It has been 73 days since my daughter Kerima died.
She died early on Friday morning in a hacienda in Barangay Kapitan Ramon on Aug. 20, after a reported encounter with soldiers of the 79th Infantry Battalion in Silay City.
The last time I was in Silay was in the late 1990s when I presented baritone Andrew Fernando, National Music Competitions for Young Artists winner Makie Mizawa and pianist Cecile Roxas in a short program at the Conchita Gaston heritage house (yes, named after a famous Filipino mezzo soprano).
During the last week of August this year, I was back in Silay, this time in a funeral parlor to identify and claim my daughter, identified by the military as Ka Ella, her name in the revolutionary movement
I was ushered into the morgue along with my grandson Emmanuel, or Emman for short.
When the funeral attendant removed the white cloth covering the dead person, I realized she was indeed my daughter! I remember I let out what sounded like a long howl of grief. I kissed her forehead and couldn’t help embracing her.
After securing all the required permits and clearances, I saw my daughter for the last time in a Bacolod crematorium where her body turned into ashes in a couple of hours.
The last time I was in Bacolod in the ’90s, I presented two recitals of pianist Cecile Licad and Brazilian cellist Antonio Meneses.
I also remember I was in Bacolod in the mid-’80s with Tchaikovsky laureate Rowena Arrieta. (Arrieta studied in the same school where Kerima graduated salutatorian as a creative writing major, Philippine High School for the Arts.)
Fear and respect
On this latest Bacolod visit, my grandson and I went back to Manila with the urn of his mother.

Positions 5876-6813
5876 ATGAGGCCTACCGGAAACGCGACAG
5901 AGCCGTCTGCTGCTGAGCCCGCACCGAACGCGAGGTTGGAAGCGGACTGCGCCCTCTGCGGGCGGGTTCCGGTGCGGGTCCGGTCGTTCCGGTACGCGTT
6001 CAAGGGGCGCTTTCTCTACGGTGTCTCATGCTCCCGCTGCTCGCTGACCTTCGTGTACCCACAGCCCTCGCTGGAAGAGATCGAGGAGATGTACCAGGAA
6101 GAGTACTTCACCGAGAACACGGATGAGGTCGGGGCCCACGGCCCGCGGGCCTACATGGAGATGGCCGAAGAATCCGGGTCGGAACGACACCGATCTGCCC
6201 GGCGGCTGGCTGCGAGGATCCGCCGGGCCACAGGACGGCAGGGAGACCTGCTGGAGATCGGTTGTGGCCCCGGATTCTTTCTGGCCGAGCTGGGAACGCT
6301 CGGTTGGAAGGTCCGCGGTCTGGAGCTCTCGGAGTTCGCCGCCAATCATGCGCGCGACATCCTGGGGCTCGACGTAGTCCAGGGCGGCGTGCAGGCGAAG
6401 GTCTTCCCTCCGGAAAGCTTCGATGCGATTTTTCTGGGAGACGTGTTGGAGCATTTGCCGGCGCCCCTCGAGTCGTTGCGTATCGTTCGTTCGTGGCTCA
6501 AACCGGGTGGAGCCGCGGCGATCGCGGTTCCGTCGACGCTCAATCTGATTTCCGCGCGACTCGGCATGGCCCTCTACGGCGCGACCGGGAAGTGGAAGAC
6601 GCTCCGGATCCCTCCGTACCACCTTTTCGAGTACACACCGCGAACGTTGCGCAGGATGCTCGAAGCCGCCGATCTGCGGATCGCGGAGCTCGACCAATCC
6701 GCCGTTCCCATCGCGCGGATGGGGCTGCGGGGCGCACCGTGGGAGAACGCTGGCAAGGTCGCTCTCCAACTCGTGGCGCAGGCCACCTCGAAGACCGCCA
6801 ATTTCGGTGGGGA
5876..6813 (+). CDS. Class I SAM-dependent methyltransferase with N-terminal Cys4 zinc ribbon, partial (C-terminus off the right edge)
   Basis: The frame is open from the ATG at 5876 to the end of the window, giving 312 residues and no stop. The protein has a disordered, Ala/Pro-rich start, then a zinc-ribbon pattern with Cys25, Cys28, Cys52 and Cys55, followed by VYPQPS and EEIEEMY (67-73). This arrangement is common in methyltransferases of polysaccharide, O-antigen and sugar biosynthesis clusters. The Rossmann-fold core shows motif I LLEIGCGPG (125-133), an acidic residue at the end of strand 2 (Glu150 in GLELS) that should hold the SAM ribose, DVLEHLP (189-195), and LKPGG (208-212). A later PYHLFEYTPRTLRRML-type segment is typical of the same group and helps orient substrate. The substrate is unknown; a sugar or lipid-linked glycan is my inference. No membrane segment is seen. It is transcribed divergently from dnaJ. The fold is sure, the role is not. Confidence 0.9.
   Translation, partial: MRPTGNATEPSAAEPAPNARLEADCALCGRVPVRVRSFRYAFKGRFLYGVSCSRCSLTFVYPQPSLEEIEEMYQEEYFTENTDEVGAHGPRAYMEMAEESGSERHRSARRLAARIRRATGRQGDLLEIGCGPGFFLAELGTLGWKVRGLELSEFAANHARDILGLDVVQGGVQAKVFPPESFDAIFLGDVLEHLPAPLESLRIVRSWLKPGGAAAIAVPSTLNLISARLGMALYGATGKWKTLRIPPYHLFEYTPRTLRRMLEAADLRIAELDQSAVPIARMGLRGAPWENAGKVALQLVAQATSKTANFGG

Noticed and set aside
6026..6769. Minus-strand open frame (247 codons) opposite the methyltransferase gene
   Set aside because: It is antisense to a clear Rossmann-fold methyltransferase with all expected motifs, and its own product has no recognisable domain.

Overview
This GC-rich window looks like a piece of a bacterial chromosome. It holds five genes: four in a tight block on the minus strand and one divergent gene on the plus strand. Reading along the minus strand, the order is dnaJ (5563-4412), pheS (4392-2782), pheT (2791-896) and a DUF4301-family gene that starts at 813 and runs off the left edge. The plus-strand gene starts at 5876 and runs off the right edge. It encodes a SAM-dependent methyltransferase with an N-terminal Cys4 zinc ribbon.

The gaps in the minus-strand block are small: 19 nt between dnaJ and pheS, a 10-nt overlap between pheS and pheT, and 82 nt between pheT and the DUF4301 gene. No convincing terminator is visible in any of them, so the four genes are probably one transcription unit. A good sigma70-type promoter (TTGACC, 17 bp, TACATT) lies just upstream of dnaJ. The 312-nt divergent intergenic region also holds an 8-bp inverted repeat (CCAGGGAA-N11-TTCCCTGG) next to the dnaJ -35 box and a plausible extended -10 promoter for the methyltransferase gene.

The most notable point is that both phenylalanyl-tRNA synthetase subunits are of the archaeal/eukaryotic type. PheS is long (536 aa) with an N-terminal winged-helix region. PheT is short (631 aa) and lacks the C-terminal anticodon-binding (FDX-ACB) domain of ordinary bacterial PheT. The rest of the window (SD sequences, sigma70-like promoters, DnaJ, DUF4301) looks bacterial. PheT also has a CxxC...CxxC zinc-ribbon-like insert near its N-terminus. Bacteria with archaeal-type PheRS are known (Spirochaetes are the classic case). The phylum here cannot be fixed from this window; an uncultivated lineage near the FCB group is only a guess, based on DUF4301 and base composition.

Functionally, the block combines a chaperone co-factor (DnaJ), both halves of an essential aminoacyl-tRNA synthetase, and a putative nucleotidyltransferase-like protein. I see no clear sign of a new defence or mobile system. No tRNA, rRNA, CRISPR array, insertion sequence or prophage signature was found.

The second of three daughters, Kerima saw me for the last time in Pasig in the latter part of 2019. She said she would be away for a long time.
In December after my farewell outreach concert at the Nelly Garden heritage house in Iloilo City, Kerima asked me to meet my grandson at an inn before he left for Bacolod.
That was the last time my grandson saw his mother alive.
I must admit I know very little about my daughter’s involvement in the underground.
At the final tribute for her at the Bantayog ng mga Bayani grounds on Aug. 28, I witnessed the outpouring of love and respect for the poet and the warrior.
I know she wrote poetry and won awards. But I didn’t know she sported various names while lending support to underground warriors.
For the first time, I saw a composite picture of my daughter as classmate, poet, warrior and friend.
I didn’t realize she was feared as much as she was respected.
In that last tribute, my wife and I recited poems in her honor.
The tribute of her Frankfurt-based sister Karenina drew applause. She recalled how she spent one night in an Isabela jail in 2001 just to be with her sister Kerima—at least for one night of her sister’s monthlong detention.
I thought the most poignant recollection during the tribute came from her son Emmanuel, who closed the four-hour-long tribute.
My grandson recalled: “Bata pa lang ako, tinuruan n’ya na ako ng iba’t-ibang bagay na hindi ko matututunan kung saan man at pinakita niya sa akin ’yung mundo at naiintindihan ko ’yung mga desisyon na ginawa n’ya at ng aking ama. Proud ako sa nanay ko, sa kanyang tapang, sa kanyang talino, hanggang sa huling hininga ay nasa isip niya ang masa at sambayanan. Hindi nagtatapos sa kanyang pagpanaw ang laban at marami pang magpapatuloy: tayong mga naririto. Mabuhay ka, Nanay, at maraming salamat sa lahat! (Even when I was still young, she taught me many things I wouldn’t have learned otherwise, she showed me the world and I understood the decisions she and my father made. I am proud of my mother, of her courage, of her intelligence, that she thought of the people up to her last breath. The fight does not end with her death and many others will continue it: We, who are here. I salute you, Mother, and thank all of you here!)’’
Talent and insight
Indeed, how well did I know my daughter?
Until I witnessed all the tributes given to her, I didn’t realize she had done so much, wrote poetry a lot and fought fiercely for the poor people she had lived with in the last 20 years.